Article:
Did you know that public speaking is the #1 fear in the world? It beats the fear of actually dying. That seems like a pretty farfetched fact, but it is the truth. Maybe that would explain why I had to take my Speech class twice. I was so frightened to actually have to get up in front of my class that I actually contemplated not even finishing my degree because of it. Hey, I know I am not alone who felt that way! Public speaking is not easy for a lot us. However, there are those people that are naturals and don’t have a million butterflies buzzing around their stomach or break out in a cold sweat like the rest of us when it is our turn to get up and speak. At any rate, I was finally able to pass my public speaking class, but I took it online. I thought I was going to get myself off the hook and not have to stand up in front of an audience and speak. As you can guess, I was so very wrong! God bless technology – I was required to construct a new speech weekly and present via Adobe Connect live with my professor and classmates watching me. I guess it wasn’t as nerve wrecking as doing it in front of the classroom, but it still took a lot out of me to get done.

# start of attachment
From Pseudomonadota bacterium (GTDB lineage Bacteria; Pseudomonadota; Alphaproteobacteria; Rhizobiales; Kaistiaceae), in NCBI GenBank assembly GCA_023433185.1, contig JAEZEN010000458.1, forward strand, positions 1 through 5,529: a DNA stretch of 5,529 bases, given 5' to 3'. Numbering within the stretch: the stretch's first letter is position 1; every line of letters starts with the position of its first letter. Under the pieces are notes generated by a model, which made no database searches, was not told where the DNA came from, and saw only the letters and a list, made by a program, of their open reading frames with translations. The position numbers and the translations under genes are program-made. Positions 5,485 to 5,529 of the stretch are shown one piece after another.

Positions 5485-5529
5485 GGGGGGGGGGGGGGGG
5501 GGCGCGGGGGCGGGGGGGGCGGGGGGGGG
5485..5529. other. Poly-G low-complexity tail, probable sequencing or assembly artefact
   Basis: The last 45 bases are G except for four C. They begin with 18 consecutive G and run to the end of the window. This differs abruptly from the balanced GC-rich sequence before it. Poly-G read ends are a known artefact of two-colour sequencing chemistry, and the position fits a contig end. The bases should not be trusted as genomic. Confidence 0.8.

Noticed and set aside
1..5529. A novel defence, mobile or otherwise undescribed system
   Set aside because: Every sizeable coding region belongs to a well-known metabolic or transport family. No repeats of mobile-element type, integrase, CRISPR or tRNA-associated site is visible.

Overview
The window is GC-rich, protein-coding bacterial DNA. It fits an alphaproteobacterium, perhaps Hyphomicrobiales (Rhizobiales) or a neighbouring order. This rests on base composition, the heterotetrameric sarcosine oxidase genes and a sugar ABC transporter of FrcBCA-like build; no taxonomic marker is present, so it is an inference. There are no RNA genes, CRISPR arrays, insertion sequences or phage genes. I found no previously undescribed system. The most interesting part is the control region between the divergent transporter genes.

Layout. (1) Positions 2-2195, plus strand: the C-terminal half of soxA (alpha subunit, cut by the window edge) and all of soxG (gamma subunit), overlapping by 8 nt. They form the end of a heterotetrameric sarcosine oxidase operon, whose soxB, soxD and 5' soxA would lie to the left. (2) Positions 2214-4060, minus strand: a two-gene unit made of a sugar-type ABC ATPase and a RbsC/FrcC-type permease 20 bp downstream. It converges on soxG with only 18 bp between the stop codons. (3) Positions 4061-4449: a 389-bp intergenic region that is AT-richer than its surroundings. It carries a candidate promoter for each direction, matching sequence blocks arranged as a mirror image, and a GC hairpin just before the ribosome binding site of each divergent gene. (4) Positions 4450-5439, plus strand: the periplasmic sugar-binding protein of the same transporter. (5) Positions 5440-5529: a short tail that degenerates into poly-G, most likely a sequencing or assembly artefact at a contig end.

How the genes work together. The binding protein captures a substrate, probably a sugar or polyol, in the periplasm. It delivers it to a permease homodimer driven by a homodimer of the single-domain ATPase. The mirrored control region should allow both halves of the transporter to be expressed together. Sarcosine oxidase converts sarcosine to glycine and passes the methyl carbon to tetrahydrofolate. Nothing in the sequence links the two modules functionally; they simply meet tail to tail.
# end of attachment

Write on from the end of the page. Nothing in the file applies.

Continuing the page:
Let’s put aside the emotional fear that a lot of people feel for a moment and focus on the reality of the subject. Public speaking is actually a very important skill to acquire. At some point in life most of us will be required to give some type of speech or presentation and we might not have much time to prepare. Speaking in front of groups isn’t something that can be taught; it is something that with practice can be achieved. Even the best speakers you see presenting probably were nervous at some point in their career, but with practice they have mastered the skill.
Here are a few pointers for those of you that are currently practicing.
1. Prepare if you have time. Try to make 2-3 good points.
2. Stand in front of your audience with confidence. Try not to fidget or pace back and forth.
3. Don’t forget to breathe! Sometimes we get so nervous we forget about that part. Taking slow breaths will actual help you relax for the speech.
4. Speak normally… do not speed through your information to hurry and sit down. Breathe and take pauses in between your points. This will make it easier for your audience to understand you.
5. Lastly, make eye contact with your audience. Looking down at your notes the whole time really doesn’t work too well, so look up from time to time and project your voice so you can be heard.
Please feel free to share this posting if you can relate. You might just be helping someone else who is working on the same predicament. Remember, practice makes perfect!